Facebook owned apps used in 50% of online grooming cases
NSPCC wants safeguarding rules introduced to protect children online
Published on 16th April 2018
The NSPCC has urged the government to introduce mandatory safeguarding rules which protect children online after it emerged that more than 50% of grooming cases involved Facebook-owned apps.
offence to have sexual communication with a child. Figures show that where the mthod of communication was known, 32.6% of grooming cases involved Facebook and 18.8% of cases involved apps owned by Facebook including Instagram and WhatsApp.
Peter Wanless, NSPCC Chief Executive, said: “Facebook has shown it is happy to use data for commercial purposes, but has failed to harness data in a way that can be used to prevent grooming.
“Facebook should be leading the way, but instead it has demonstrated time and again that self-regulation isn’t working and social networks can’t be left to mark their own homework,” he added.
The children’s charity’s new campaign, Wild West Web, calls on Matt Hancock, Secretary of State for Digital, Culture, Media and Sport, to tackle this problem by bringing in mandatory safe guarding rules which protect children online.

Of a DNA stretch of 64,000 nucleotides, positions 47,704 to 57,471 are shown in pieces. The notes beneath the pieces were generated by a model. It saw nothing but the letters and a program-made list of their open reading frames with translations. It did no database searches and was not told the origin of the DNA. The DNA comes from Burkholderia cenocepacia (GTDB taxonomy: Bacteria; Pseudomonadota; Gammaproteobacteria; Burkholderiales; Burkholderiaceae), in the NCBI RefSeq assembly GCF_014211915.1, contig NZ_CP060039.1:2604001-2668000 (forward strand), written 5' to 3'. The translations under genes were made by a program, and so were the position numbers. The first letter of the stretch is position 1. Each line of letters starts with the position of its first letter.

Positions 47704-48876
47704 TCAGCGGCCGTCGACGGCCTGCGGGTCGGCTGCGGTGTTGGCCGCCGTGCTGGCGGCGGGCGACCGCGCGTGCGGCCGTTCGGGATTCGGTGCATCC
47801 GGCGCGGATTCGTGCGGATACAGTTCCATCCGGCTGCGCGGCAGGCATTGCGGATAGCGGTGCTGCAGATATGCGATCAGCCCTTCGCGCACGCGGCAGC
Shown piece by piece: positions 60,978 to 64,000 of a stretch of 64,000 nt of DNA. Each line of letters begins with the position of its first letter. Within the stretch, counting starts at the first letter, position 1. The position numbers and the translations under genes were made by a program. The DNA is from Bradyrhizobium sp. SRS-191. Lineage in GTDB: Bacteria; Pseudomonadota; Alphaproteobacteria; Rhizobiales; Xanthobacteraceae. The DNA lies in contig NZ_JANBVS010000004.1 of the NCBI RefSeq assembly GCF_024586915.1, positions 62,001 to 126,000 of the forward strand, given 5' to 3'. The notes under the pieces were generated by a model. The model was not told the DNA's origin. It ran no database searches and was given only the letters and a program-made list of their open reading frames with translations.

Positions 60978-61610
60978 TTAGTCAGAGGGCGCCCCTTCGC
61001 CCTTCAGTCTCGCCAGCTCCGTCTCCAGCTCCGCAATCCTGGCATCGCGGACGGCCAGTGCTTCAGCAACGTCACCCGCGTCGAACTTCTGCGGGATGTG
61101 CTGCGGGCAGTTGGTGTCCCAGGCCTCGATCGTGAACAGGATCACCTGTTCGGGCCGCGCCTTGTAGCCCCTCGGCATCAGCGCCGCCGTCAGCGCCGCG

The NSPCC wants the government to bring in a regulator to force social networks to keep children safe. The #WildWestWeb campaign urges Mr Hancock to bring in:
1. An independent regulator for social networks with fining powers
2. A mandatory code which introduces Safe Accounts for children; grooming alerts using algorithms; and fast-tracking of reports to moderators which relate to child safety
3. Mandatory transparency reports forcing social networks to disclose how many safety reports they get, and how they deal with those reports.
Peter Wanless added: “Digital Secretary Matt Hancock has a golden opportunity to put an end to the Wild West Web and force social networks to protect children online.
“Mr Hancock could be the person who makes the internet a safer place, for every child now and in the future. We hope he seizes the chance to do that,” he concluded.
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